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Haines City Police and Polk deputies warn parents about hidden dangers on kids' social media

If you think you know what your child is saying, or who they are talking to, detectives say think again.

HAINES CITY, Fla. — The Haines City Police Department and Polk County Sheriff’s Office are teaming up to share important information with parents about their kids’ activities on apps and social media.

If you think you know what your child is saying, or who they are talking to, detectives say think again.

“There may be parents who think they are monitoring their kids’ activities. Maybe they see an app and they assume it’s a harmless app. Or some sort of game. When really it could be used for something a lot worse,” said Haines City Police spokesman Mike Ferguson.

The department and detectives from the Polk County Sheriff’s Office teamed up Wednesday during a  free workshop at the Lake Eva Events Center on Johns Avenue.

The eye-opening discussion was intended to center on hidden apps, the alternative meaning behind what might look like harmless emojis and other online activities parents could be completely unaware of.

“We don’t know what is on the phone. So, we don’t really know 100%. We’re not sure about it,” said Dina Reyes, a mother from Haines City.

Manuel Fernandez agreed. His children are still young, but Fernandez said the information is vital to good parenting.

“It’s really important to know the things they see in the applications,” he said. “The content of all the videos.”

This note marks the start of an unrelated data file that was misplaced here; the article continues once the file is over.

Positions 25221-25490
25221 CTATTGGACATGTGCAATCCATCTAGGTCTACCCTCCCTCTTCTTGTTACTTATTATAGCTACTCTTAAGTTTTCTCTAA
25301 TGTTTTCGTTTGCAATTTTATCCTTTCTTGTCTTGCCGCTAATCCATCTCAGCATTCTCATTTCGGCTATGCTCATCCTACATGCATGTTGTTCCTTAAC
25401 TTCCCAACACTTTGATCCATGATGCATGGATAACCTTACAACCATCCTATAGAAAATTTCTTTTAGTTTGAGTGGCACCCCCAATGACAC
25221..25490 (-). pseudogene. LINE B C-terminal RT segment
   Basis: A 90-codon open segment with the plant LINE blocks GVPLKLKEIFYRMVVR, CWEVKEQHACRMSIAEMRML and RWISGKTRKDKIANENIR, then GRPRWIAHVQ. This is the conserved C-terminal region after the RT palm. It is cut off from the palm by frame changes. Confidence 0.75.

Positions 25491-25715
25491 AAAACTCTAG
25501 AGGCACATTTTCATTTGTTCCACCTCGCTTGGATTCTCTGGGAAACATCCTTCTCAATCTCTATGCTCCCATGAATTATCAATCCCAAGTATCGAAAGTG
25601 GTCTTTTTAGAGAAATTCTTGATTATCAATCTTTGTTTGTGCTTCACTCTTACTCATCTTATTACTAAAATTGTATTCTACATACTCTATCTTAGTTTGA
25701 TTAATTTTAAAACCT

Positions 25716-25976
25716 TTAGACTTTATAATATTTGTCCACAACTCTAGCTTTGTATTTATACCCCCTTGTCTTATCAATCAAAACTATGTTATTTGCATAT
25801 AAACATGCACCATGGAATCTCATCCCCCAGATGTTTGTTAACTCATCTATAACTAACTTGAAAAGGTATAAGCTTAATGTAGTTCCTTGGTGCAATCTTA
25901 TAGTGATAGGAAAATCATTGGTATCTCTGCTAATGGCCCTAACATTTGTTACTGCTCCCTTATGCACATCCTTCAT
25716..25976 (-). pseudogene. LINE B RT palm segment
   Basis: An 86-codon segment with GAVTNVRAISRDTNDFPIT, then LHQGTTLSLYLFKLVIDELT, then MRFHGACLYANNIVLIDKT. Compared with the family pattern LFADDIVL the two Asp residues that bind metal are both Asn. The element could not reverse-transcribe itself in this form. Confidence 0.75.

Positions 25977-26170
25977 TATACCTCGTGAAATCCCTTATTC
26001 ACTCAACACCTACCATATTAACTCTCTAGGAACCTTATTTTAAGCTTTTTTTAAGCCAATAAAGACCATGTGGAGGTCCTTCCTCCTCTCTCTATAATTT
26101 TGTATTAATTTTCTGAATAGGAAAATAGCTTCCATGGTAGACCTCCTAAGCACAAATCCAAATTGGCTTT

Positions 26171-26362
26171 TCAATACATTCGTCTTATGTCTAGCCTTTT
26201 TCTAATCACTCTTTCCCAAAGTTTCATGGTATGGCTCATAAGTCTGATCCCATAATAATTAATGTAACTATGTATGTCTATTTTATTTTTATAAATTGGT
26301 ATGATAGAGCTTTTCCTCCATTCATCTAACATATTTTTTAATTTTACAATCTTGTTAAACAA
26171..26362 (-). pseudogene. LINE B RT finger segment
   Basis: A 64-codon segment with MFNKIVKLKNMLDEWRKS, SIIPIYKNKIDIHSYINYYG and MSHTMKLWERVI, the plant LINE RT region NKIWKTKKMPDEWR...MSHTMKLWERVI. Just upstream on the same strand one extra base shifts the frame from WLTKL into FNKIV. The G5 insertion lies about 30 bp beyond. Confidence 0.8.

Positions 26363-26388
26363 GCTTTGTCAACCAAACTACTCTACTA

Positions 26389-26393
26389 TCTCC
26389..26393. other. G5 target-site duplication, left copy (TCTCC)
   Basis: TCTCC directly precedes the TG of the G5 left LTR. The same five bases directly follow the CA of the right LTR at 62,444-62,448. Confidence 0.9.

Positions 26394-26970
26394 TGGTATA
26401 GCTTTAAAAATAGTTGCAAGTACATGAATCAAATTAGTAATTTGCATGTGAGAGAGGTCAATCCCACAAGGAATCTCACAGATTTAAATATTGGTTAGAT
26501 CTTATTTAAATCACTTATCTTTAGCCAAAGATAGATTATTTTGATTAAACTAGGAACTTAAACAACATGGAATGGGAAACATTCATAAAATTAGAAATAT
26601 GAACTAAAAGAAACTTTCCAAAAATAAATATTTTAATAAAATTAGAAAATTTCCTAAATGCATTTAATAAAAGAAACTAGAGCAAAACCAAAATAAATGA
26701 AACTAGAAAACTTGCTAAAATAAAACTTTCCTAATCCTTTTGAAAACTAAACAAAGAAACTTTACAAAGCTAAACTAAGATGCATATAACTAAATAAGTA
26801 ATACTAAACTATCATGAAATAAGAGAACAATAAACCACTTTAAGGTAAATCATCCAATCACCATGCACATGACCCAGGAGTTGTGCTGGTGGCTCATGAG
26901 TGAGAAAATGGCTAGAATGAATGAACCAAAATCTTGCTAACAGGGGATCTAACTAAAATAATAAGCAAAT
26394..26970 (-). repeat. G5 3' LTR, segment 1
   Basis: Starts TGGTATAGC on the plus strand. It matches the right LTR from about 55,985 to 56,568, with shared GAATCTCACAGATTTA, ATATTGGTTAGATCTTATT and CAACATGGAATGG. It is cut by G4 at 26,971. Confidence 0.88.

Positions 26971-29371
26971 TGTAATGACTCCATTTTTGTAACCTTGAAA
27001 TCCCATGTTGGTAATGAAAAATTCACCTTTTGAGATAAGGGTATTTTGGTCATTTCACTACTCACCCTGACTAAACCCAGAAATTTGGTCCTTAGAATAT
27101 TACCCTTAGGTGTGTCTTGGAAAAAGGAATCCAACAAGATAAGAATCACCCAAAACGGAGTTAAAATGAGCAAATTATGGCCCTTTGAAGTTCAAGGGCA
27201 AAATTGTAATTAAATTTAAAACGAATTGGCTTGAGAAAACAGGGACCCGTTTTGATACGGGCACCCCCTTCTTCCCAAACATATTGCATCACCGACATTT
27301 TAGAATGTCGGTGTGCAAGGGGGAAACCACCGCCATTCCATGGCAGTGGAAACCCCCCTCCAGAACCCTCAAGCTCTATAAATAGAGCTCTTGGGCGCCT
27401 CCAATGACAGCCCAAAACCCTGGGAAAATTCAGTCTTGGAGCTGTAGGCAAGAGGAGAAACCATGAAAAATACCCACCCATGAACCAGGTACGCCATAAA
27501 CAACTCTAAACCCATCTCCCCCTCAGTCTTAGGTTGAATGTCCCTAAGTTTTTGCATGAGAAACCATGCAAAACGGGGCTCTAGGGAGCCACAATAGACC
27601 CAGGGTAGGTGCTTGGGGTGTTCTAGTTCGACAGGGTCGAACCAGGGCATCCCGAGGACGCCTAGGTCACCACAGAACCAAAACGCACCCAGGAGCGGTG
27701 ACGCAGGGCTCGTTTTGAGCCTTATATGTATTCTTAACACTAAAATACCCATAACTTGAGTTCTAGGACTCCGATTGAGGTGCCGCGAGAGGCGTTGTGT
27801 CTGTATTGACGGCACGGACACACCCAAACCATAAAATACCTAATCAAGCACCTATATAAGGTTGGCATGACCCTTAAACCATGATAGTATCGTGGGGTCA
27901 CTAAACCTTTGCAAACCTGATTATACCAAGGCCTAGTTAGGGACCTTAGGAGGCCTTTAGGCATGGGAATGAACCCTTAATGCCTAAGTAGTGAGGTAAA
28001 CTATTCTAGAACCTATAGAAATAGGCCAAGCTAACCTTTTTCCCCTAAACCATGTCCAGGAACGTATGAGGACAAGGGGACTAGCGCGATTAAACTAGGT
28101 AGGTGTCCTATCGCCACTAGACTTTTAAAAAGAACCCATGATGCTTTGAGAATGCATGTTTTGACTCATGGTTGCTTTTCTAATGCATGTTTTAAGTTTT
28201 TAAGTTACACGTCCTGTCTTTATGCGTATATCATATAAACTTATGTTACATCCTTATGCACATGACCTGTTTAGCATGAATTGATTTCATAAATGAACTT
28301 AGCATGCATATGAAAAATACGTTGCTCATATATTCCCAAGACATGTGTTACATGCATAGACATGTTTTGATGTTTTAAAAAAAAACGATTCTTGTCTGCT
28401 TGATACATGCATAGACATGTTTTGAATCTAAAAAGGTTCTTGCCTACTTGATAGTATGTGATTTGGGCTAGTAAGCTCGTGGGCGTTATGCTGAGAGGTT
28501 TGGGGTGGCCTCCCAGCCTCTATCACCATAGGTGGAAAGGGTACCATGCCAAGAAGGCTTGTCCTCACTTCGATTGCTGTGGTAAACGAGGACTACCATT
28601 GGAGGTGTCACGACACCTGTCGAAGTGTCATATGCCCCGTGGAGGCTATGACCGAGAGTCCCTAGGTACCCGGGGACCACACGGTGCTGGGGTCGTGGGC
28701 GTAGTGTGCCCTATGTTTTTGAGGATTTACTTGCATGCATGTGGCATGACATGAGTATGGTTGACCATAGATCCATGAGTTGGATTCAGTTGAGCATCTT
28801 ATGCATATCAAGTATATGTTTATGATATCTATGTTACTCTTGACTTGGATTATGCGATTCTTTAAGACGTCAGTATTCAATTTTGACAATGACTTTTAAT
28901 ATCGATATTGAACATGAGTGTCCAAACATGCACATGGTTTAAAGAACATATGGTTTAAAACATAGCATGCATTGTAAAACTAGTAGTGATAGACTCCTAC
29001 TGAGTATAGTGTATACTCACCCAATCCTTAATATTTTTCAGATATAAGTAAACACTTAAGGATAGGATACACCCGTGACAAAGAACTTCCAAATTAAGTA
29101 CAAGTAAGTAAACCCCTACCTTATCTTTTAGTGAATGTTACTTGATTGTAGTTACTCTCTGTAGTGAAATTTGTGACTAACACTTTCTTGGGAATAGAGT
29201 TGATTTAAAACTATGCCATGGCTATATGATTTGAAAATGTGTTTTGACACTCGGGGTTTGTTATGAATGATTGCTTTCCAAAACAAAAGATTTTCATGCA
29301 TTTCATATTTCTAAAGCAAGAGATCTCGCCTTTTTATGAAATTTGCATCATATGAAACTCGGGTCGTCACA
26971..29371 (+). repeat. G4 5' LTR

Edith Fuentes, also a parent, said it’s up to parents to learn this sort of thing. And although it might seem nosey, she said parents need to monitor their children’s online activities.

“They think that they know everything,” said Fuentes. “And they start talking with a stranger they think it is nice.”

Detectives say parents shouldn’t feel bad about being in the dark when it comes to these things. They were too. That is until they started seeing a trend less than two years ago.

Haines City only has a total population of around 25,000, but they were dealing with nearly 200 cases of physical and sexual abuse against children.

One persistent trend surprised even them.

“More often than not, these relationships formed via devices or social media apps. And that’s kind of at the root of the problem," said Ferguson.

Unfortunately, Haines City police say they are seeing similar numbers again this year - physical and sexual abuse that’s being traced back to contacts made on digital platforms.

Their goal, they say, is to arm parents with the information they need to protect their kids.

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